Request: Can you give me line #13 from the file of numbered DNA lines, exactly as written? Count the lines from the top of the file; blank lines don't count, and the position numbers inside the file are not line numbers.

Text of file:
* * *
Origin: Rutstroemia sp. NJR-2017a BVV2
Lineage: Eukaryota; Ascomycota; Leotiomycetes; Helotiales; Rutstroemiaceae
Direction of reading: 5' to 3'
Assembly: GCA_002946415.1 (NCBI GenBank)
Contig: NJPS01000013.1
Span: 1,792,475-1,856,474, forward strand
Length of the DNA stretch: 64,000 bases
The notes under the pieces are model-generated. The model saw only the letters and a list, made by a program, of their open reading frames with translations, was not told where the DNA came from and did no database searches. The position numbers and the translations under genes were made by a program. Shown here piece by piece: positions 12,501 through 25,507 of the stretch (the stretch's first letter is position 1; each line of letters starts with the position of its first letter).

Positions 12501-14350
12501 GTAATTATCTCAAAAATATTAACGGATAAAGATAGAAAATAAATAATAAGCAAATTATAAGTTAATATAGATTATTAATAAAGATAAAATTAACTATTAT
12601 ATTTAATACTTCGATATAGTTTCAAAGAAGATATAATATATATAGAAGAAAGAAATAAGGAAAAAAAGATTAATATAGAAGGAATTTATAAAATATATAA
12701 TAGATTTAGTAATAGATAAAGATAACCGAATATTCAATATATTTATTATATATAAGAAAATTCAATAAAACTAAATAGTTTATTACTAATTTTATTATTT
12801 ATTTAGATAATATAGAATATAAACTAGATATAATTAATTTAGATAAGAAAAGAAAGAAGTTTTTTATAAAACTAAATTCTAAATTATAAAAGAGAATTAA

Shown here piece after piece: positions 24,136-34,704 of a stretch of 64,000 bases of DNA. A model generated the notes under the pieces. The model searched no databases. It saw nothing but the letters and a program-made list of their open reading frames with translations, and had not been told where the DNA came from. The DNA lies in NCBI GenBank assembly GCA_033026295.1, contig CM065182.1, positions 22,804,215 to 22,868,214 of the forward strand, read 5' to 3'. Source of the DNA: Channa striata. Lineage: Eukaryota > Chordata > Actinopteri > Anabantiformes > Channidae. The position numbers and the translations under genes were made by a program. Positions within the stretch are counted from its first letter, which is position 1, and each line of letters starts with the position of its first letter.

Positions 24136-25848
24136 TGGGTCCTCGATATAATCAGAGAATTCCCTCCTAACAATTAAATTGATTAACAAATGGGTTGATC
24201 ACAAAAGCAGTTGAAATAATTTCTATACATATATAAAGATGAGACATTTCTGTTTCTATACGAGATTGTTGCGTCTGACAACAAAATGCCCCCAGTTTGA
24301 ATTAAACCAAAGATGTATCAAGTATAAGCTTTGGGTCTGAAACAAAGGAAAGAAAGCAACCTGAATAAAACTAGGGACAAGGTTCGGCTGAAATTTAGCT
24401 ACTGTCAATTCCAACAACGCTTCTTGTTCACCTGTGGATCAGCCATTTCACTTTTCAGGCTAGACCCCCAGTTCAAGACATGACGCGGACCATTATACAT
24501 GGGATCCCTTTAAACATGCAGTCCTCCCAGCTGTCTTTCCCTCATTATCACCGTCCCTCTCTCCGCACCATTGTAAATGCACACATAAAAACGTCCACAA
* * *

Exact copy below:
12801 ATTTAGATAATATAGAATATAAACTAGATATAATTAATTTAGATAAGAAAAGAAAGAAGTTTTTTATAAAACTAAATTCTAAATTATAAAAGAGAATTAA